Fuel accumulation is inevitable when fire is taken out of the range management scheme. The buildup of flammable plant tissues increases the likelihood of a wildfire that is much more intense than fires in areas where fuels are managed. This increased intensity causes fires that are difficult to control and more likely to destroy property and injure people. In addition, severe fires in systems that are adapted to frequent low-intensity fires can alter the structure and composition of existing plant communities. These changes often reduce overall plant community resilience, which, in turn, decreases ecosystem function. In extreme cases, wildfires resulting from fuel accumulation can increase rangeland degradation and soil erosion as well as injury, loss of life and property, and enormous fire control expenditures.
So what options exist to combat the problems that fire suppression has created? Prescribed burning can mimic historical fire regimes under specific circumstances. It is a cost-effective tool for managing and restoring ranges and forests. Prescribed burning can manage vegetation using a natural process that is integral to native plant communities. Unfortunately, the liability and risks associated with the practice keep prescribed burning from being used extensively. For many landowners, potential lawsuit and litigation costs are important considerations when deciding whether to use fire as an ecosystem management tool.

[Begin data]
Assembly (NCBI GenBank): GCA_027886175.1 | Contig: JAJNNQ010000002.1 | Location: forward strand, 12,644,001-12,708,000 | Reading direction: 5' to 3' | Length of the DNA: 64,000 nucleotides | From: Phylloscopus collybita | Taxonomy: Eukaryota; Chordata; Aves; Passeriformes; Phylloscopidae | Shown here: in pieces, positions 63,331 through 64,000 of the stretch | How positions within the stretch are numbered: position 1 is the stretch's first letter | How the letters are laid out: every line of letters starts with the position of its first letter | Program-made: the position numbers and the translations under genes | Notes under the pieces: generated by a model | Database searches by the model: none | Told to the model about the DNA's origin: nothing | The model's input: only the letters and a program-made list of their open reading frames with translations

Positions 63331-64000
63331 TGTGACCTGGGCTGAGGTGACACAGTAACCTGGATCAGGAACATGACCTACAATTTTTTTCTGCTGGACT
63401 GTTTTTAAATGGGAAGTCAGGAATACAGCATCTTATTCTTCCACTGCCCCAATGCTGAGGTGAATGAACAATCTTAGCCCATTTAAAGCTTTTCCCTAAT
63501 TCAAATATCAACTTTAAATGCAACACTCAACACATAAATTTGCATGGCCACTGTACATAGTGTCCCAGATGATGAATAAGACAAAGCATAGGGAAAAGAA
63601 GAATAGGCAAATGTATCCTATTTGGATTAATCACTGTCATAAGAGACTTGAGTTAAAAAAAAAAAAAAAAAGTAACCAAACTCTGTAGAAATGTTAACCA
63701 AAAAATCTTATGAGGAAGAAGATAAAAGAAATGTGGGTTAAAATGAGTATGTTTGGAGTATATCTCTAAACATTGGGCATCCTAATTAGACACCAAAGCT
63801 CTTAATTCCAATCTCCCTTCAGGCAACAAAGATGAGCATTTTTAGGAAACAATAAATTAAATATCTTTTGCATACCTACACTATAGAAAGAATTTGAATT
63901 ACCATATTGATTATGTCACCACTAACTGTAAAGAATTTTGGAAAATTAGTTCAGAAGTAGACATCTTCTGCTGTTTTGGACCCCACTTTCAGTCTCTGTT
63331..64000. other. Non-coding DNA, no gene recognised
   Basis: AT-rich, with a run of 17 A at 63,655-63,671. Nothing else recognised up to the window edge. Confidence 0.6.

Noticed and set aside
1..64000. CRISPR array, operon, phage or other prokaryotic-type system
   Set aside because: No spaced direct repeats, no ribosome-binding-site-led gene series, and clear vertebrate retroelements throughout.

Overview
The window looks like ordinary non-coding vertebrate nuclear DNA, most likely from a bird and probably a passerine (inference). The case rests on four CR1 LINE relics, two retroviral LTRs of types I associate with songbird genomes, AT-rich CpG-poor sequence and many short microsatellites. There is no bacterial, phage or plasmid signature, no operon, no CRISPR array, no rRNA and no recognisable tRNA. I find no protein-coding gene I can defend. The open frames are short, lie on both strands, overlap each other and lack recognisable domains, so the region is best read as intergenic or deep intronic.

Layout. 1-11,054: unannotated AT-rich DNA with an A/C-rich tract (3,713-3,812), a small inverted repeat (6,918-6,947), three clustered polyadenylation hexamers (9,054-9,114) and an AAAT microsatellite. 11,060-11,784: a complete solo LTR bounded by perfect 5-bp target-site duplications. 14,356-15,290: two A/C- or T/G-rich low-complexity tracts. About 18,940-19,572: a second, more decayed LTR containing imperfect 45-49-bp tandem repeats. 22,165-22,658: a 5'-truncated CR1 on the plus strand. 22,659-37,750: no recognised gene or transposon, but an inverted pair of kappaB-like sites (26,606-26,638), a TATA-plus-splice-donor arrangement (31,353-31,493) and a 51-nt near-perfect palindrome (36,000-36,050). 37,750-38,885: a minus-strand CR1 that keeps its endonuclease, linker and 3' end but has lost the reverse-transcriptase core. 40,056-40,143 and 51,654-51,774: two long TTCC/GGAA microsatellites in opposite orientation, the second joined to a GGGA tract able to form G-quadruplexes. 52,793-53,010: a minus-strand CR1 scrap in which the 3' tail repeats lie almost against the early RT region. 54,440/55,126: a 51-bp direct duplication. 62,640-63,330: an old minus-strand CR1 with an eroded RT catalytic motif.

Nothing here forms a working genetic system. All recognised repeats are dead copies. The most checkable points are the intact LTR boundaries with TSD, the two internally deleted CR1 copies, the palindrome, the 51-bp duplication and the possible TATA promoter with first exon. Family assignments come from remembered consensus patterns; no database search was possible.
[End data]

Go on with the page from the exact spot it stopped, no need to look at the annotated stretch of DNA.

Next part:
Prescribed fire liability
Generally, civil liability standards in the United States for prescribed burning fall into three distinct categories (Fig. 2):
- Holds a burner liable for any property damage caused by an escaped prescribed burn or spot fire from the prescribed burn regardless of the action taken by the burner to prevent fire escape